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Revisiting Direct Indexing Thumbnail

Revisiting Direct Indexing

I wanted to take a couple of minutes this week to revisit a topic I have discussed before – Direct Indexing. I’m staying high-level here and it should take no more than two minutes to read.


What is Direct Indexing?

  • Short version is instead of holding an investment such as an ETF (Exchange Traded Fund) that represents an index (S&P500), you hold individual stocks that as a group have a high correlation to that same index.
  • Direct Indexing can take lots of forms, such as creating an index that includes or excludes certain themes you may or may not wish to invest in. One example is to support pro-environment companies. Another theme can be religious based (Sharia Law indexes are really cool to me).
  • Personally, I focus on Direct Indexing for tax management as my clients are high-income earning physicians who would rather not tip Uncle Sam.
  • So, everything I am explaining here is through my tax-focused lens.


Quick History:

  • Direct Indexing has been around for years. However, they used to have a very high entry point due to how expensive it was to run the portfolios.
  • As technology has improved within the world of investing the point of entry is much lower.
  • However, not all direct index providers are built the same and have strong track records (I will touch on this more in a minute).


How It Works:

  • I’m keeping a super simple example here.
  • Say you want to buy a Direct Index model that represents the S&P500. Your model probably has around 100-150 individual positions, and this may give you something like a 99% correlation to the S&P500.
  • Let’s say one of your holdings is Lowes Home Improvement stores. Say they have a bad run and the stock drops 15%. You end up selling Lowes, grab the tax loss to reduce current or future tax bills (tax loss harvesting), and use the proceeds to buy Home Depot, another home improvement company.
  • Again, you grab the tax loss and stay highly correlated to the Index.


Who This Makes Sense For/Benefits:

  • If you are saving money into Taxable accounts you may want to consider Direct Indexing.
  • Also, if you are in a higher tax bracket it should be on your radar.
  • This can make sense for those concerned about high investment fees. Sometimes Direct Index investing can be cheaper than investing in ETFs and almost always cheaper than traditional Mutual Funds. The reason is because the ongoing fees are related to running the Direct Index portfolios. Buying and holding the stocks cost nothing, unlike ETFs and Mutual Funds that have ongoing fees.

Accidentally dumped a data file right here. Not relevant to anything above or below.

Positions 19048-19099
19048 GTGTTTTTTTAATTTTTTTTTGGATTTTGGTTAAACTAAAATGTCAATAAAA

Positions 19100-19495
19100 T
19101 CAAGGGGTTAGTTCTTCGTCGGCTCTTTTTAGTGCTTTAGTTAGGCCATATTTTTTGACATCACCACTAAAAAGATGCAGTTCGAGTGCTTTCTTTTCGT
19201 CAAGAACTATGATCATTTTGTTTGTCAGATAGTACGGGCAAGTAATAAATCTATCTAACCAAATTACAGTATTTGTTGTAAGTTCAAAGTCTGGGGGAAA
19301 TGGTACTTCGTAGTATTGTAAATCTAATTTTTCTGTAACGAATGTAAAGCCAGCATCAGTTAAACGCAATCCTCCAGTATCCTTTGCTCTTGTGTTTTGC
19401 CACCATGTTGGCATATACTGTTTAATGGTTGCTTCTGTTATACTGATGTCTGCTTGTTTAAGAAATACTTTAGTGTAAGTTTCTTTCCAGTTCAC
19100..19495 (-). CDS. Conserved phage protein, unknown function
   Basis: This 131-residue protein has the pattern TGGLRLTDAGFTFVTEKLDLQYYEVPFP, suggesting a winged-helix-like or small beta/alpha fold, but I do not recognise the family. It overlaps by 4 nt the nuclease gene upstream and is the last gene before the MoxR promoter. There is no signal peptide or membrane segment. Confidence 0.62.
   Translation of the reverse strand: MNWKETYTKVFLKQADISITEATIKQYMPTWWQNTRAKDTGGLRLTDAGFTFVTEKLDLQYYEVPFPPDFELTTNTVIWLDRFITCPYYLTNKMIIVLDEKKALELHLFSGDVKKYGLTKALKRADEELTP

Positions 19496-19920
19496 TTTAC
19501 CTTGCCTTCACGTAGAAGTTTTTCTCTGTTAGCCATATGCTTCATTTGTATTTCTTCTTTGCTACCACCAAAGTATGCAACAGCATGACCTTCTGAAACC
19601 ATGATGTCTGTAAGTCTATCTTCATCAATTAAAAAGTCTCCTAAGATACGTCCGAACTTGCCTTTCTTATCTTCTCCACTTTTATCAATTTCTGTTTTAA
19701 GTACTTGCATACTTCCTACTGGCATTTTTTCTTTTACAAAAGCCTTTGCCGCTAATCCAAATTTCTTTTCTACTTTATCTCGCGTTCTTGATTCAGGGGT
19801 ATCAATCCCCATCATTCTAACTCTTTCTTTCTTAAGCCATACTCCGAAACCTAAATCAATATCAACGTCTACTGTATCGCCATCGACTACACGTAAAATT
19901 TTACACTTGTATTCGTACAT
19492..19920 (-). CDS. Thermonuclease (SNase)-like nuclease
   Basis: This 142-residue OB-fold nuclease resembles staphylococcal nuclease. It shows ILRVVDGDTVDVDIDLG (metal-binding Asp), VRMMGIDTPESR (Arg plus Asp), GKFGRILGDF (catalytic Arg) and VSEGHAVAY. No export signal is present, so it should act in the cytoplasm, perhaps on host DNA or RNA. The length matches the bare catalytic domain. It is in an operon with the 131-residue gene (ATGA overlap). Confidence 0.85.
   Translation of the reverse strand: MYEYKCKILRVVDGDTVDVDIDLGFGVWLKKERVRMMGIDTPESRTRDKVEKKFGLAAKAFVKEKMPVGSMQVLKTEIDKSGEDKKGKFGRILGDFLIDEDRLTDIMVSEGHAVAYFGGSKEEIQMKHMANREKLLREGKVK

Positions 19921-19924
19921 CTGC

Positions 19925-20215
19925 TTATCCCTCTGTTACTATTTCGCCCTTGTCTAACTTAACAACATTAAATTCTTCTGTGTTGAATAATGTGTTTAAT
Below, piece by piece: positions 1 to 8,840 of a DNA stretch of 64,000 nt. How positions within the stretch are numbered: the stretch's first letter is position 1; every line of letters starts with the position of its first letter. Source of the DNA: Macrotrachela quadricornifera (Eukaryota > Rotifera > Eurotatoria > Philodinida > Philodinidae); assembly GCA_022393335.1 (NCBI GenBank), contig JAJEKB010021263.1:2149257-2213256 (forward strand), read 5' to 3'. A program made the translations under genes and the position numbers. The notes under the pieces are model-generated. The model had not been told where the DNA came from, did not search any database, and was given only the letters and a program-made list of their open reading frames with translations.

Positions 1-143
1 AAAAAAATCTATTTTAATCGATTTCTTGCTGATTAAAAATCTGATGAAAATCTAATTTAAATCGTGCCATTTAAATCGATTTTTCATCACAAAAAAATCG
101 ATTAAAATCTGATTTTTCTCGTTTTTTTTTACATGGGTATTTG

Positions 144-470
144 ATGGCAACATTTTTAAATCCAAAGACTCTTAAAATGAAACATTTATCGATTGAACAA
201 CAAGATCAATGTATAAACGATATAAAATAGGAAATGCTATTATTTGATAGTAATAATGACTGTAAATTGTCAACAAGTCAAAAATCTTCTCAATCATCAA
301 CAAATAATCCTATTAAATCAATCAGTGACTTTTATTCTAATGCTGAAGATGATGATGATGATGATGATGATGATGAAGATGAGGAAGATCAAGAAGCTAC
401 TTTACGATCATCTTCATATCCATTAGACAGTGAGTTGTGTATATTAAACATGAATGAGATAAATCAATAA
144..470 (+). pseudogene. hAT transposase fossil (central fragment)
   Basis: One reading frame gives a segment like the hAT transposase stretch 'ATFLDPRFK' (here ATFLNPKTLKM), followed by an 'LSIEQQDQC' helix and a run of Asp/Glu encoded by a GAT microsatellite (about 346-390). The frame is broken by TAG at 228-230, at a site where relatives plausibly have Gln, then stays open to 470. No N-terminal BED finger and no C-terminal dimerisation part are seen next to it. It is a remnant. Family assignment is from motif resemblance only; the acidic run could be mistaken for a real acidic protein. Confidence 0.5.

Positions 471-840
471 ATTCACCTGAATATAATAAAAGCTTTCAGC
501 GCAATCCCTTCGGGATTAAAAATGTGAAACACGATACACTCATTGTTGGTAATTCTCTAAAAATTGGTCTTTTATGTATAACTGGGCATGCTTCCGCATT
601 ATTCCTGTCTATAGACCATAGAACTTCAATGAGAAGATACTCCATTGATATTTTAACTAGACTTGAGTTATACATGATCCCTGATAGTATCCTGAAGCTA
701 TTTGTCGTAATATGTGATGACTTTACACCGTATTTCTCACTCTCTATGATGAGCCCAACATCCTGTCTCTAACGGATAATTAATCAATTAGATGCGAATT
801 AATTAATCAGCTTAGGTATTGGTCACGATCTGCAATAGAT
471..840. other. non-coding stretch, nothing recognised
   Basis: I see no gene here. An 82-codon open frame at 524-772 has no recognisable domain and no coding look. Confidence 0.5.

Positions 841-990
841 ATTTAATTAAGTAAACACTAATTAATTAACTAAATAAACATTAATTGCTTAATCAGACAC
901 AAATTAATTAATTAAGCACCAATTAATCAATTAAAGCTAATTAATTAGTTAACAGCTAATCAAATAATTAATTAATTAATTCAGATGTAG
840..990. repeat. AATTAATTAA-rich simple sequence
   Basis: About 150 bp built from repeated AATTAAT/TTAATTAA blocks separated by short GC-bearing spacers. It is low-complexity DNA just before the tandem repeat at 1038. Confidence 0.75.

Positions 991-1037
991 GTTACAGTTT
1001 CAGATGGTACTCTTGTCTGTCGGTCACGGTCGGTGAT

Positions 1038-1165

Things to Think About:

  • If you are not investing in a Taxable account, they may not make sense (at least as I am discussing Tax-focused Direct Indexing).
  • Check the track record of the Direct Indexing company. The provider I use to run the Direct Index portfolios I design has been doing this for decades. Not everyone has, including Vanguard.
  • An example of the above is I know an advisor using a brand new Direct Indexing company. Their S&P500 portfolio is all 500 members of the index. Ughhh.
  • Be careful of the fees. Not all providers charge the same. I know my portfolios can come in around .25%, which is as cheap as some all-ETF portfolios.
  • Know your statements will get larger as you will be holding 100+ different stocks. And don’t worry about your CPA as the tax statements are provided electronically.
  • Eventually all of your holdings will be positive as you sell off the losers over the years. This seems like a good problem to me😉


Final Thoughts:

  • Direct Indexing works best in years when the market moves around, which is pretty much every year.
  • Last year the S&P500 was up over 24%. I have a client and their Direct Indexing portfolio added nearly another 2% to their performance through tax management.
  • Here is a quick example of why Direct Indexing can be so powerful:
    1. In 2020 the S&P500 was up over 16%.
    2. Roughly 60% of the holdings were up, which means 40% were down.
    3. Had you held the individual stocks you could have sold those that were down, kept those up and most likely had performance better than 16%.